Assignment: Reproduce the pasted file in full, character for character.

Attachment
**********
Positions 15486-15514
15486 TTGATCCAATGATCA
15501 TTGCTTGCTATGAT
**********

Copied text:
Positions 15486-15514
15486 TTGATCCAATGATCA
15501 TTGCTTGCTATGAT